- Big life science companies may differ in what products they make or clients they serve, but they can agree that competition, patents loss, lawsuits and the inability to commercialize products pose significant risks to their businesses.
- In fact, literally all of the 100 largest, publicly traded life science companies in the U.S. cited those factors as potentially damaging in their most recent 10-K filings with the Securities and Exchange Commission, according to an analysis from financial services provider BDO USA LLP.
- While competition, intellectual property infringement and the like have topped BDO's list of risk factors over the past few years, companies are also increasingly concerned about executing corporate strategy or growth initiatives — with 93% including that risk in their latest annual filing, up from 84% in 2016 and 69% back in 2013.
Competition has been coming from all sides in the pharmaceutical industry. Therapeutic areas such as diabetes and cancer are growing increasingly crowded as more companies usher their branded, innovative products to market. Generic developers are making their presence known too, knocking down patents and securing approvals for copycat versions of high-priced medicines.
Though their impact has been relatively muted thus far in the U.S., biosimilars also stand to change market dynamics. The Food and Drug Administration has already green lit seven, most of which look to snag market share from blockbuster therapies like AbbVie Inc.'s Humira (adalimumab) and Roche AG's Avastin (bevacizumab).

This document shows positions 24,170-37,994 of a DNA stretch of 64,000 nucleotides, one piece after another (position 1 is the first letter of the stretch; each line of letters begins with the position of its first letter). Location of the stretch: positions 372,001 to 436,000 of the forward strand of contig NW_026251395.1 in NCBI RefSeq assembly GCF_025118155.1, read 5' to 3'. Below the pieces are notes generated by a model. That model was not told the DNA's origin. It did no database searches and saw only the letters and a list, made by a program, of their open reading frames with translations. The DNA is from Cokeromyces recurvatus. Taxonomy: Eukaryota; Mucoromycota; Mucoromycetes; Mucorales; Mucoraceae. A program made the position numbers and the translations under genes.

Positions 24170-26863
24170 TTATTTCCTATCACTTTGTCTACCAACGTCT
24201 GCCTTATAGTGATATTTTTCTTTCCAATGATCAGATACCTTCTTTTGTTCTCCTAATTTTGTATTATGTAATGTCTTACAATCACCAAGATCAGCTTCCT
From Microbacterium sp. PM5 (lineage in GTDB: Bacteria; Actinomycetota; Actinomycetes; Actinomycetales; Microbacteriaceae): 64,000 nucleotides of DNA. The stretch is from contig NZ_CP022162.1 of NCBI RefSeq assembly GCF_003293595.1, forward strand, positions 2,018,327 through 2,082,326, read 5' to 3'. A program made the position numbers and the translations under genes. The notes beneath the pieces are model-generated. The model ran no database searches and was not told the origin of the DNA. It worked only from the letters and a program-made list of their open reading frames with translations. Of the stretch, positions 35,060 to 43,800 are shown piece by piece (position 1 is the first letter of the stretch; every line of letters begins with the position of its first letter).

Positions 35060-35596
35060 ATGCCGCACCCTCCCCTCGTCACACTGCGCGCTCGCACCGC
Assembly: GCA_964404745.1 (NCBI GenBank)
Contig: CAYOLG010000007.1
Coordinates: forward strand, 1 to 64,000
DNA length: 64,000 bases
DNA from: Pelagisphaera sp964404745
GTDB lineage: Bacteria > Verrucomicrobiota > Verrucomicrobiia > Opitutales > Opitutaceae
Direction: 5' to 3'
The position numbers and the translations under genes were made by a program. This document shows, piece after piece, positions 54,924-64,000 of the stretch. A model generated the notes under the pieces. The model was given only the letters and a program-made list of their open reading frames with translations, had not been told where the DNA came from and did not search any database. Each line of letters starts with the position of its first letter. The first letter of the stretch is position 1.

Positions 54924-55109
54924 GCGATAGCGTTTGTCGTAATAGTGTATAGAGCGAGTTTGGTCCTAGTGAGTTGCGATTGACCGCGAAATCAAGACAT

Fortunately for reference products owners, patent battles have largely kept the biosimilar threat at bay. But seeing as lawsuits are the main line of defense against new — and likely cheaper — versions of a biologic coming to market, it's understandable why attacks on corporate copyright, trade secrets and trademarks would weigh so heavily on the minds of biopharma execs. In the last five years, BDO found the percentage of big life science companies that identify those challenges as risk factors has increased from 96% to 100%.
Of the top 25 risk factors noted in BDO's latest report, the biggest changes were seen in inadequate liquidity or capital, which jumped from being included in 85% of 10-K filings in 2015 to 94% in 2016, and failure to properly execute corporate strategy and growth, which jumped from 84% in 2015 to 93% in 2016 and encompassed things like R&D setbacks, lacking product innovation and inability to create new drugs.
"With only one of every 10 products making it to market, recouping this investment is challenging," the report said. "Successful products often must drive profits until their patents expire. In 2015, 80% of the growth in profits among the 20 largest drug companies resulted from price increases, rather than from the addition of new products, according to research by Robin Feldman, director of the Institute for Innovation Law at UC Hastings College of Law."
Yet, even if a drug gets commercialized, estimates say the manufacturer still spent about $2 billion to $2.5 billion to develop it in the first place. Accessing enough capital to fund such research has become another key focus, and dilemma, for pharmas as of late.
"The challenging funding environment threatens research and product development efforts that are critical to keeping product pipelines active. BDO’s risk analysis found that worries about having to reduce or eliminate product development programs rose 11 percentage points from 2016 (56%) to 2017 (67%)," BDO said.